An Interview with Runa Khan, Founder & Executive Director of Friendship SPO
‘Nothing will happen if voices from the field aren’t put on a plateau’
Runa Khan, Founder & Executive Director of Friendship SPO talked to us ahead of this year’s STAND Student Festival about climate migration and Friendship’s work in empowering at-risk communities who face environmental and human rights issues.
She emphasised the impact that climate change is having on the people of Bangladesh, and the importance of bringing the voices of these climate-affected communities to the fore so that everyone might be inspired to take climate action.
To learn more about the amazing work that Friendship SPO carries out in Bangladesh, follow the links below.
To learn more about the STAND Student Festival, click here.
Trump implemented a ‘Zero Tolerance Policy’ in April, 2018. Since then his administration has taken a hard line on illegal border crossings, imprisoning many illegal immigrants. According to the Department of Homeland Security, around 2,000 children were separated from their parents in the month of April and May.
Almost all the media platforms were drenched with the opinion, comments and perspective of people all around the world based on the Zero Tolerance Policy. To learn more about the Irish perspective, I went to Dublin City University (DCU, Ireland) to see student reaction.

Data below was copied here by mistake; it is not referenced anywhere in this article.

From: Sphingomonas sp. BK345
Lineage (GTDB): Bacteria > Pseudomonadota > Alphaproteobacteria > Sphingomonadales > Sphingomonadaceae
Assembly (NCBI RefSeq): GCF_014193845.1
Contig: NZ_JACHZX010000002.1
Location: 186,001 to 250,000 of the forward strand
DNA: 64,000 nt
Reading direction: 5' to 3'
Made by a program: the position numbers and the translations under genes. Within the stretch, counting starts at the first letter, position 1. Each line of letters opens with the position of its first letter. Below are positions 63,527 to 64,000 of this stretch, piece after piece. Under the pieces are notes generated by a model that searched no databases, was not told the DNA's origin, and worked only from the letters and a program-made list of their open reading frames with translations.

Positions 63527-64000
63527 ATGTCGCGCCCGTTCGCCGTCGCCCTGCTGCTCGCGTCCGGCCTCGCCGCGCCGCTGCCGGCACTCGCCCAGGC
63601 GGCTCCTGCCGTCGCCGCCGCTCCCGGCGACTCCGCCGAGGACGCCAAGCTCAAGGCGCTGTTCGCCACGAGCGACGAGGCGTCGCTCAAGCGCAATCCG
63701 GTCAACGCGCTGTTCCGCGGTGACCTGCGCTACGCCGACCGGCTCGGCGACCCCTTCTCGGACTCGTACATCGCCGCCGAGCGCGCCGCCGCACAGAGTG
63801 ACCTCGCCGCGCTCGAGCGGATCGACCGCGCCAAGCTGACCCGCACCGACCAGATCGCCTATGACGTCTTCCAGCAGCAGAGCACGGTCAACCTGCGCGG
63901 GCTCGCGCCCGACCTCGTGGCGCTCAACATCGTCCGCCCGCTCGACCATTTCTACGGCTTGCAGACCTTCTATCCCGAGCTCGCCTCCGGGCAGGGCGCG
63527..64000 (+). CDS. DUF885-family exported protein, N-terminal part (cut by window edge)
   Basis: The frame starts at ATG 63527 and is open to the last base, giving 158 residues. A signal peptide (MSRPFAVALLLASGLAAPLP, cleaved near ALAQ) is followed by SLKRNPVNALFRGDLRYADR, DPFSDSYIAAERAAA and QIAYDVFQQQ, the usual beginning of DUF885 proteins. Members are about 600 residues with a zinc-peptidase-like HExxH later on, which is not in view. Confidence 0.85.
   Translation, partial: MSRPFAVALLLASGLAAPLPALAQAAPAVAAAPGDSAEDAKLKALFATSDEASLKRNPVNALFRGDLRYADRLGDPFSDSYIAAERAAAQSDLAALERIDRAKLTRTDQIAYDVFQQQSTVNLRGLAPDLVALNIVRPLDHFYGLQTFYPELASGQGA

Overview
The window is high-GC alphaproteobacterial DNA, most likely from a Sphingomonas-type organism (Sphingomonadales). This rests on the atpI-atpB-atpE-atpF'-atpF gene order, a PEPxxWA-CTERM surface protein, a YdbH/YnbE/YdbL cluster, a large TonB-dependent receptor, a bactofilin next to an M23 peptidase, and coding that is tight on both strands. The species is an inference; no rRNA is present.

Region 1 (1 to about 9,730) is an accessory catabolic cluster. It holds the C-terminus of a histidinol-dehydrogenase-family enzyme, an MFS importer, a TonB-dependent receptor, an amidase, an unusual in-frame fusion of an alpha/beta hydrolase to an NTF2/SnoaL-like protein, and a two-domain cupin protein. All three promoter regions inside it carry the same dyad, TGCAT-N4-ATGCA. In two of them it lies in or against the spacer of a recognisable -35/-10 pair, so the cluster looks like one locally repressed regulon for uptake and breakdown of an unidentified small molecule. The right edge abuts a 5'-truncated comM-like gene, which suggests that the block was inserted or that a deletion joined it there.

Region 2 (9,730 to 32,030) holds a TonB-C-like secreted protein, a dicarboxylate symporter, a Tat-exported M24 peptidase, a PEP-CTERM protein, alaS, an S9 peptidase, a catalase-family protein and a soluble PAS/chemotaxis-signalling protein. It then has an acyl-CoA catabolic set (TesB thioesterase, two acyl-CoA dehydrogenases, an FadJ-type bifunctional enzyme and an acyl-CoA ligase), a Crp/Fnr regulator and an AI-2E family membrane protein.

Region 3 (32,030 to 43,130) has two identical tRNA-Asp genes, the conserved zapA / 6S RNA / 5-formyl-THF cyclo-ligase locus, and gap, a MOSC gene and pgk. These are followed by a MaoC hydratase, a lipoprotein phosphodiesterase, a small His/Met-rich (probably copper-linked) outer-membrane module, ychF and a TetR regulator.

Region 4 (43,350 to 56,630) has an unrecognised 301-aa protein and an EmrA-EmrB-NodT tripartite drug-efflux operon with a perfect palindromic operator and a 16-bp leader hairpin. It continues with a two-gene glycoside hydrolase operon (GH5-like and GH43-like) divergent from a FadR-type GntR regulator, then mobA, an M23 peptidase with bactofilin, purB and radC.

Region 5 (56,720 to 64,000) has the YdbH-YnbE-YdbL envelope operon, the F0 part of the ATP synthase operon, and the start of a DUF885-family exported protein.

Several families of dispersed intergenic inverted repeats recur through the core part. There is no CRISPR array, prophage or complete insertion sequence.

Did you know that June 20th is World Refugee Day? Have you ever wondered how you can help refugees?
An unprecedented 68.5 million people have been forcibly displaced worldwide according to the UN Refugee Agency (UNHCR). Out of these, 25.4 million are refugees. Since 2001, June 20th has been celebrated as World Refugee Day and commemorates the strength, courage and perseverance of refugees. It shows support and raises awareness of global responsibility for refugees. In response to the imminent World Refugee Day 2018, here are some things you can do, to support refugees locally.
Donations: this includes monetary and non-monetary donations to organisations working with refugees and is the easiest way to help refugees. See: RAMSI, the Homeless Period
Get involved with your local refugee solidarity group: if you can have spare time or skills to offer, volunteering is a more direct way of supporting refugees. See: RAMSI, MASI, Irish Refugee Council
Spread awareness: just as World Refugee Day seeks to raise awareness, you can do so as well. Consider attending refugee solidarity events and organising your own, holding information sessions, encouraging conversation with friends and family or challenging uninformed views.
The Right to Work campaign was launched on June 14th 2018 at Liberty Hall Dublin by the Movement of Asylum Seekers of Ireland (MASI). This movement is led by asylum seekers and demands the right to work for all asylum seekers. They are seeking access to the labour market without restrictions for those who are under the Direct Provision system. Currently, Ireland is one of two countries in the European Union with a complete ban on the right to work.